I just read an excellent blog post on networking like a “pro” at conferences on the Linex Systems website, and since it’s trade show season, the tips provided are very timely. But what about internal networking? Can some of the principles that make conference networking less scary also make interacting with our own organizational leaders less intimidating?
As author Pip Christie points out, “the most prominent advantage of attending in-person events is the opportunity to network.” For some of us, that’s easier said than done. As Ms. Christie states, “…it is all too easy to be [either] overcome with fear of looking like a fool, or lack of confidence…” I don’t know about you, but I’ve been overcome with that fear and/or that lack on many occasions within the walls of my own organizations! The useful networking tips in the blog post are terrific for conference and trade show attendees, and also apply to interactions with top leaders and other department heads on the home front.
Process, not Project
Ms. Christie’s conference networking tips (slightly reworded for the purposes of this post) are extremely useful for the internal networking that we all must do in order to build personal and departmental visibility, and demonstrate relevance.
- Try to build specific times for connecting with company leaders and department heads into your schedule; don’t just rely on it happening by accident.
- Get straight on your networking objectives – decide who you should connect with and why, and do a bit of research on them in advance; perhaps you’ll find out that the CEO is interested in a topic on which someone in your department is uniquely positioned to educate her.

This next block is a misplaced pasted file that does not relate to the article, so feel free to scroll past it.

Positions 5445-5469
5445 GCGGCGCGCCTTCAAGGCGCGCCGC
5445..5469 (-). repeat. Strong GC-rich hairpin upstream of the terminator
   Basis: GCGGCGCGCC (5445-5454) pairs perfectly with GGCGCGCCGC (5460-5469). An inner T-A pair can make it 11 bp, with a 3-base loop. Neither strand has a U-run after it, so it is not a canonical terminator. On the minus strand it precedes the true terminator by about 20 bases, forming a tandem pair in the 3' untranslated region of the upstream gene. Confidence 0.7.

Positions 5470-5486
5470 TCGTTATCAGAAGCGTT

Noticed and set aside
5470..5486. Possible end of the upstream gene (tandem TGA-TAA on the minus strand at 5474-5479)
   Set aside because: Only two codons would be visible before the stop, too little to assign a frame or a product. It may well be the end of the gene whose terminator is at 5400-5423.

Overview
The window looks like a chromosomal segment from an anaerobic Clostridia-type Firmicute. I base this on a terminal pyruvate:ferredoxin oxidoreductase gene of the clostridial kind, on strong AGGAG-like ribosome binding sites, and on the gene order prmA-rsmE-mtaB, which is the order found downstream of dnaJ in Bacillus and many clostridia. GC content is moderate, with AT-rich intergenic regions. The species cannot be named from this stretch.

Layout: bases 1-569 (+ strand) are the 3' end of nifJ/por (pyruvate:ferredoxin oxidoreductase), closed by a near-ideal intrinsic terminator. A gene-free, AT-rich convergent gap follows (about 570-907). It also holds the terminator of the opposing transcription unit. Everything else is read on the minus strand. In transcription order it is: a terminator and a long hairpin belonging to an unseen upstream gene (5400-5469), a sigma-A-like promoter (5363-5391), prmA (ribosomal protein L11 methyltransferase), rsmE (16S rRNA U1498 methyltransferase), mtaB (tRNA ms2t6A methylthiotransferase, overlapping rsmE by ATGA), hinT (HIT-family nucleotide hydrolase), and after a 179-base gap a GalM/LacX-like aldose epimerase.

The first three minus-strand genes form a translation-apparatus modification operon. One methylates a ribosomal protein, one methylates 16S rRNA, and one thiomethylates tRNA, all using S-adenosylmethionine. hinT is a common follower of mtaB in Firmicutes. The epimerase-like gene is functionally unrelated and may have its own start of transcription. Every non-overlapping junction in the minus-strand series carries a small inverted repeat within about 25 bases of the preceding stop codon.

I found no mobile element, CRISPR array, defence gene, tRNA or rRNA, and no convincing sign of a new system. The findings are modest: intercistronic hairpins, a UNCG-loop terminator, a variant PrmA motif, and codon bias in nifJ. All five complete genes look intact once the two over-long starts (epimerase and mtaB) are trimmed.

- Develop your “elevator pitch.” Yes, sometimes a networking opportunity does happen by accident—and you should be prepared. If you meet the CFO in the elevator, tell him how much money you’ve saved by switching 50% of your content from print to digital, or that you came in under budget for the current quarter.
- If you’re having trouble getting started, focus on the other person, rather than on yourself—per librarian Carolyn Doi, “when in doubt, ask them what they’re working on at the moment.”
- Follow up—you’ve opened the door; carry on with what’s necessary to keep it open. That could mean a “thank you” email, forwarding an article of interest, or asking for their help with a specific project. Keep following up—networking isn’t a one-time thing.
Ms. Christie ends her post with this great piece of advice, equally applicable to conference attendance and internal networking: “Whatever you do, don’t take things too personally. If somebody doesn’t engage with you, chances are it’s nothing to do with your attempt to build a connection. They may simply be preoccupied…”
If you don’t get the engagement you seek from someone at a conference, you can just move on—there are hundreds of other connections you can make. When you are networking internally, though, that isn’t an option. The best thing to do is try a few different approaches. Perhaps the CFO only likes to talk about the company financials in official meetings, but he might appreciate being asked for his advice on negotiating contracts. Put your research skills to work and find out how best to open the door. Then, walk right on through it.
Skills for special librarians include learning from evaluative and non-evaluative personality type tests such as Myers-Briggs and The Predictive Index.
Special librarians are evaluated on productivity; skills for special librarians involve productivity tools, focus, research skills and collaboration.
Skills for special librarians include deep thinking, focus on connecting data and information, application of technology to information retrieval.
Special librarians should embed learning at the core of their practice, and develop a lifelong personal learning agenda.